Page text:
In LMP, we’ve decided to use Extensis Font Serve server/client font management tool. One of the reasons is being the fact that id has true server/client implementation. We can have all standard fonts stored in a place where they will not be altered and fonts that are used for specific jobs stored in other place. Added fonts are automatically appear in users’ client windows and are synchronized with the server automatically.
Font Reserve Server/Client is quite good, one user adds font, others can see it. Supervisor, or senior staff members can setup Sets, share them and all users in the department would just activate fonts from that set to make sure they use right version of the font.
Font Book, provided with Apple OS X, is another font management software on workstations. Unfortunately you cannot use Font Reserve only and remove all fonts from Font Book. Helvetica is a required font for OS X to run as many other fonts. Microsoft Office adds 70+ fonts into the Font Book and Office components would freak out if you remove those fonts.
Using right version of the font is important, but with two programs it is hard to figure out which application has the font you need, which font you are suppose to use, and what to do if fonts in the Font Reserve are not activating.
One of the basic principles is make sure you have TrueType version of your fonts deactivated, before you can activate PostScript version.
Here is an example:
Trying to activate Helvetica in Font Reserve, some faces activate, some don’t. Open Font Book and deactivate Helvetica, then activate it in Font Book. By default, Font Book will have only required system fonts and MS Office fonts, but depending on your setup, it might be different. Deactivate all TrueType version fonts in your Font Book, PostScript versions of which you will be using and activate them in Font Reserve (those fonts might be: Garamond, Helvetica, Times, Zapf Dingbats etc.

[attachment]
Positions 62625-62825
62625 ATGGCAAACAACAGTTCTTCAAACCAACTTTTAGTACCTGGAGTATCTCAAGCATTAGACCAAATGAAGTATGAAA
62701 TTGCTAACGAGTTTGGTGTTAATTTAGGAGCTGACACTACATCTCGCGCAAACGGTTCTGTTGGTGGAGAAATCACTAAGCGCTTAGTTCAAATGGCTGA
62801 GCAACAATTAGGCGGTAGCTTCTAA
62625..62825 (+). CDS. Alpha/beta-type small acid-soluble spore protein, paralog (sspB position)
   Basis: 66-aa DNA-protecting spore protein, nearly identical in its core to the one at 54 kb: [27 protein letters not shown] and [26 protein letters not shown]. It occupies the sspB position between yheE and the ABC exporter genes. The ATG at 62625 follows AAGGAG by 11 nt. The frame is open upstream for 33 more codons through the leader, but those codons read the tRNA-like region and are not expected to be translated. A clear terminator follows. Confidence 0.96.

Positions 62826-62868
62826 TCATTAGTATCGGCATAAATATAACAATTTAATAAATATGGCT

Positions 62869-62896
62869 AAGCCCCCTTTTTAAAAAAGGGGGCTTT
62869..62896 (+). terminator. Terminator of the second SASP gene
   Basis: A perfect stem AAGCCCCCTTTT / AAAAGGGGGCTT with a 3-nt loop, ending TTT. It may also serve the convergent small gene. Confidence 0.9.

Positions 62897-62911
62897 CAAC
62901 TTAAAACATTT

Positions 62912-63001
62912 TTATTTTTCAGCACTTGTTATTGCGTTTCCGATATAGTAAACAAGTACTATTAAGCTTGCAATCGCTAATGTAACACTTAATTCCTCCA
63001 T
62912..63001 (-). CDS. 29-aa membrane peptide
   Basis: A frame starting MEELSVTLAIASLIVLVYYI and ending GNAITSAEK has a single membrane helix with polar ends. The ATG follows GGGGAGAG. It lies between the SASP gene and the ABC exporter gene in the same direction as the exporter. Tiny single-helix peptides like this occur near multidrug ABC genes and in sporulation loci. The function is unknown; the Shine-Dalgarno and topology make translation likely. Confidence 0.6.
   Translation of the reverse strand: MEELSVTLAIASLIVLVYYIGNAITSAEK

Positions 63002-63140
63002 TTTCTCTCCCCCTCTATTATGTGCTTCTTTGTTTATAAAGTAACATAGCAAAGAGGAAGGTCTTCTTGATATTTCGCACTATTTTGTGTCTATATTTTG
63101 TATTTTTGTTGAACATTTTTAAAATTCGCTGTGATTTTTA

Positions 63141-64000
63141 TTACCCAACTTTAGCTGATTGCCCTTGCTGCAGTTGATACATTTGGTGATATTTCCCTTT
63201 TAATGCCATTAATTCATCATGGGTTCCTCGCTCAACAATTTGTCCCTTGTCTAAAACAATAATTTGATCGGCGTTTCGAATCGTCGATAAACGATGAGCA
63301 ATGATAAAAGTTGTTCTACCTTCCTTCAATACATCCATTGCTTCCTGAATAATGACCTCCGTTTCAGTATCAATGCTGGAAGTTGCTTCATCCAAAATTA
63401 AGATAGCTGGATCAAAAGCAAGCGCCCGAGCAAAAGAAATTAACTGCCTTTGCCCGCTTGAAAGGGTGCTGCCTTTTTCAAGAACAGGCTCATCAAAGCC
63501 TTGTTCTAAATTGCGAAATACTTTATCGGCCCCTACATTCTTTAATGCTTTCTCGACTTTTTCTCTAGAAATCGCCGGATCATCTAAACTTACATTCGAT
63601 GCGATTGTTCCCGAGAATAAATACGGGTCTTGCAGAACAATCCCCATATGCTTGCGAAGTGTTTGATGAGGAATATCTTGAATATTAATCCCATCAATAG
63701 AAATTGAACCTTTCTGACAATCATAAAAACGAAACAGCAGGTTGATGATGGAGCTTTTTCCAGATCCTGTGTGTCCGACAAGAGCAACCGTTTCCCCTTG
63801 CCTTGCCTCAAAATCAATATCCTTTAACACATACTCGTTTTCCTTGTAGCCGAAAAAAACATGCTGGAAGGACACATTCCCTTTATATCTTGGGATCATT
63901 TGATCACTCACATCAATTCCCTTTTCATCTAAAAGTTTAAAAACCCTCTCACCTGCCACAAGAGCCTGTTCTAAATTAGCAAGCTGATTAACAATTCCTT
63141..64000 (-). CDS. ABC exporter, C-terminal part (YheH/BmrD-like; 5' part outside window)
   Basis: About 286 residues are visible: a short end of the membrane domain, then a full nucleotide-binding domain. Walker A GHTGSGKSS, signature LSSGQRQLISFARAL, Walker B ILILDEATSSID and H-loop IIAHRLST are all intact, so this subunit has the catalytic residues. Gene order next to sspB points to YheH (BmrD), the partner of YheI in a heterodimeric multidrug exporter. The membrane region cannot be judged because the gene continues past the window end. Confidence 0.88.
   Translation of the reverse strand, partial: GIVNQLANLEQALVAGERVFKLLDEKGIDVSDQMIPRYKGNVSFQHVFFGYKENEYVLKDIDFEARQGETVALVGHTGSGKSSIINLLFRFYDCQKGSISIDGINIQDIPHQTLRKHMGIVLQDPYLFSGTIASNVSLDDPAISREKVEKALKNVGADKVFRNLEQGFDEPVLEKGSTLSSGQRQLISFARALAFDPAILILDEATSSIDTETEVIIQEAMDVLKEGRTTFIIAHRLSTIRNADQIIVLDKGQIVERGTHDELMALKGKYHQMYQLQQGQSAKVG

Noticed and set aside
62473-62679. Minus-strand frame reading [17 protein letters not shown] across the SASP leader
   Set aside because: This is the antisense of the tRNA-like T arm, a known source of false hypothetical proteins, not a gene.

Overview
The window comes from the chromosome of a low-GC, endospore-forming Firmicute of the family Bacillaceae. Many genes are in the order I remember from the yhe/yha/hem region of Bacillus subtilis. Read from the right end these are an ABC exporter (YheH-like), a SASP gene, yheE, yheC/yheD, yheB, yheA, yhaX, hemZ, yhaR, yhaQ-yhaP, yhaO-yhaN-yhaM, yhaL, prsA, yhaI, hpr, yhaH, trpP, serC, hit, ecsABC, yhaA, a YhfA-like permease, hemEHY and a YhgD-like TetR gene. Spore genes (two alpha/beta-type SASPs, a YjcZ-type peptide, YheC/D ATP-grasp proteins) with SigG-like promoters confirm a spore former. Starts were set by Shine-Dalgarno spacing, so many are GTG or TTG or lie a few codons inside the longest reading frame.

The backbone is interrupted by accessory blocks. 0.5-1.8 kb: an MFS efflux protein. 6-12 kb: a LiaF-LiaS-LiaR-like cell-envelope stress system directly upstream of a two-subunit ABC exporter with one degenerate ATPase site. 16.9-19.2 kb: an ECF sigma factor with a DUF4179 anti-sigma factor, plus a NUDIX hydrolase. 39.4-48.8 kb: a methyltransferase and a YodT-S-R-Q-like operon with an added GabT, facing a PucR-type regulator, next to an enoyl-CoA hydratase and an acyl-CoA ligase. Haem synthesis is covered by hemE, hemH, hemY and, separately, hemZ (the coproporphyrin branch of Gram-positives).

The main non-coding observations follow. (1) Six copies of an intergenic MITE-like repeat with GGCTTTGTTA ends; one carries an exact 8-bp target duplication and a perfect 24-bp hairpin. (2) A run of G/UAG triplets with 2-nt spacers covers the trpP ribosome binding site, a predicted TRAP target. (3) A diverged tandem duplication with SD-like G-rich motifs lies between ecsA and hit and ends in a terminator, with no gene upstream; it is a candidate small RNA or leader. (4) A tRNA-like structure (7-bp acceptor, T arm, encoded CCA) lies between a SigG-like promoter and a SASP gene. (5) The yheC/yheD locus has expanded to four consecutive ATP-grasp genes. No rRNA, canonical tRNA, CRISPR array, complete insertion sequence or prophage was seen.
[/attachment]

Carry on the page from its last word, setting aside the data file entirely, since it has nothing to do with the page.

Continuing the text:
After you deactivate those fonts in Font Book, make sure you activate them permanently in Font Reserve. Fonts like Helvetica are required by system and if they are not activated permanently in Font Reserve, there might be a conflict, or system might decide to activate TrueType version from Font Book. Make sure you don’t have any applications launched automatically when you log in. Those applications might require certain fonts that are disabled in Font Book, and will request them before Font Reserve client is able to activate them.
Having proper settings for Font Reserve are essential as well. Refer to Troubleshooting Font Reserve article for proper settings in Font Reserve client.
Permanently activated fonts in Font Reserve client would stay activated even after you restart your machine, which is convenient, but having too many permanently activated fonts will slow down computer performance as well as add additional time on startup. Having not more than 100 fonts permanently activated will make it easier to manage them. Every time you open file which requires one or another font, Font Reserve auto-activation plugin will automatically activate the font, so you wouldn’t have to worry.